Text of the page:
Los Angeles County has come out No. 1 on an unenviable list — the Federal Emergency Management Agency’s rankings of the riskiest counties in America.
The agency has published its first National Risk Index, which ranks all 3,006 counties in the United States based on their vulnerability to 18 kinds of natural disasters, from earthquakes, hurricanes, wildfires and tornadoes to floods, volcanoes and tsunamis.
Los Angeles County finished first. The rest of the top 10 — or bottom 10 — were the California’s Riverside and San Bernardino counties; the Bronx, Manhattan and Brooklyn boroughs of New York City; Miami, Philadelphia and Dallas.
FEMA officials began work on the index in 2016. It is intended to help planners and emergency managers at the local, regional, state, and federal levels in updating their emergency operations plans, prioritize and allocate resources, educate homeowners and renters and encourage community-level risk communication and engagement.
The rankings do not necessarily mean that L.A. County residents are more likely than others to fall victim to a natural disaster. A central component of the index was Expected Annual Loss, which quantifies the anticipated economic damage resulting from natural hazards each year.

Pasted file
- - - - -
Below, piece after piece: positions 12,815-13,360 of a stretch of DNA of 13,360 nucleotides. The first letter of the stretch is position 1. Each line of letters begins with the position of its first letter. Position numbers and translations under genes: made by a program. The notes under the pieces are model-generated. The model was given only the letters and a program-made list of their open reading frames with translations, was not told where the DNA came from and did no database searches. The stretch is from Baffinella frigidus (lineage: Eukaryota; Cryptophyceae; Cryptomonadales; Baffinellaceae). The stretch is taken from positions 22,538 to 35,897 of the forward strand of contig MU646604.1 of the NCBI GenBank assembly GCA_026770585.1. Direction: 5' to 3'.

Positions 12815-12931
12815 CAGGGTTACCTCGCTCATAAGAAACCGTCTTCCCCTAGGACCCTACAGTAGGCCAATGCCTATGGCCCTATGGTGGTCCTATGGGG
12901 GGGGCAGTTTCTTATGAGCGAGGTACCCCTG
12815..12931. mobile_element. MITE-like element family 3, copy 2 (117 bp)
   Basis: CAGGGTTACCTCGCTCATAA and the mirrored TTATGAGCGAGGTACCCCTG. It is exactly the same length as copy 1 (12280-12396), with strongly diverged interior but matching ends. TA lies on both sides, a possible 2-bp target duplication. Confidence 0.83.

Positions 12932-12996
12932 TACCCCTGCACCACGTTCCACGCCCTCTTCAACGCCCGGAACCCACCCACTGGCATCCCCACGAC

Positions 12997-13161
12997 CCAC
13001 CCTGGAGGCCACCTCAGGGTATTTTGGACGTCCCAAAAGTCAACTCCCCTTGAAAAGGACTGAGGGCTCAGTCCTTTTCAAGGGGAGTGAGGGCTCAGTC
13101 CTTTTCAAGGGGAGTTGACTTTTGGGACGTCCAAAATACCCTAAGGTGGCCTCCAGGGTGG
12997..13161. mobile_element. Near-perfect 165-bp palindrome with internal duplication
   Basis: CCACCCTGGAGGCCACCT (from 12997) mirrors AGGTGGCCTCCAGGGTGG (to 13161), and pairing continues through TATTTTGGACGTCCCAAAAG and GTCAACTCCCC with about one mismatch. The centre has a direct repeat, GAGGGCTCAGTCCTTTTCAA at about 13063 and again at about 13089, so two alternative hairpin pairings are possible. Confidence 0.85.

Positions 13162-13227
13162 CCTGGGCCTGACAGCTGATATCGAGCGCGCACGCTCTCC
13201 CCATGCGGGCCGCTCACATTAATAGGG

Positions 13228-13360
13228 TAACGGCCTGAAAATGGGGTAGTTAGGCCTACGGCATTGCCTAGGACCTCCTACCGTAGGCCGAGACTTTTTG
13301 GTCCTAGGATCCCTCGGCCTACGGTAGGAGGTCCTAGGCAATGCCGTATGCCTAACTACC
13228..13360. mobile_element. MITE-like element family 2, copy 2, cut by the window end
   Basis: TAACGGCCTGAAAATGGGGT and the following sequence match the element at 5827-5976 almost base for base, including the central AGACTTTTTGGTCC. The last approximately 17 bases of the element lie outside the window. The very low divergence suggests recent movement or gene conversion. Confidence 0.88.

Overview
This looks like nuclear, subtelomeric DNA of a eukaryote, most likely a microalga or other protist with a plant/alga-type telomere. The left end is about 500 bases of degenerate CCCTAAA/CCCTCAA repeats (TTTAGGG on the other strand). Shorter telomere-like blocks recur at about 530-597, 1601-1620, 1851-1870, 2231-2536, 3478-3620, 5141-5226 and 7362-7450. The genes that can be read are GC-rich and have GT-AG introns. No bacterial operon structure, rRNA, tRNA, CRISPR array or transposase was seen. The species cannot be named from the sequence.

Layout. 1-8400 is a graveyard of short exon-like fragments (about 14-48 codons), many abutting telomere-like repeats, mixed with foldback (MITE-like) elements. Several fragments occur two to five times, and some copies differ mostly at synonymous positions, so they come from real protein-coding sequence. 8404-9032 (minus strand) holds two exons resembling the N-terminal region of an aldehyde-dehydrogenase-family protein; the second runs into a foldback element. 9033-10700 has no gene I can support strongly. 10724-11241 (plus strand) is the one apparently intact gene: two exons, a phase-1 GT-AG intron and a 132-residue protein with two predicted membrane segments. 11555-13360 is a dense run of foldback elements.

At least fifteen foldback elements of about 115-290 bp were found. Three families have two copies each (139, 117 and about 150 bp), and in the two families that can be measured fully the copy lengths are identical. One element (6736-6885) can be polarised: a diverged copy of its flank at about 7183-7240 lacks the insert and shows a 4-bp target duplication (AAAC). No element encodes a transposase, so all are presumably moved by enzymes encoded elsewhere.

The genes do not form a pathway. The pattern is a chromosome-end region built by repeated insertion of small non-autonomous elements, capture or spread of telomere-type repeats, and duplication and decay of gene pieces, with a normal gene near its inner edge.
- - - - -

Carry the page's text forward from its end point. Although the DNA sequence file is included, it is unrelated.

The data also take into account social vulnerability, which is broadly defined as the susceptibility of social groups to the adverse impacts of natural hazards, including disproportionate death, injury, loss, or disruption of livelihood.
The 18 natural hazards included in the index were: avalanche, coastal flooding, cold wave, drought, earthquake, hail, heat wave, hurricane, ice storm, landslide, lightning, riverine flooding, strong wind, tornado, tsunami, volcanic activity, wildfire, and winter weather.
The “safest” county was Loudoun County, a suburb of Washington, D.C. Three other Washington suburban counties ranked among the lowest risks among larger counties, along with suburban counties near Boston, Long Island, Detroit and Pittsburgh.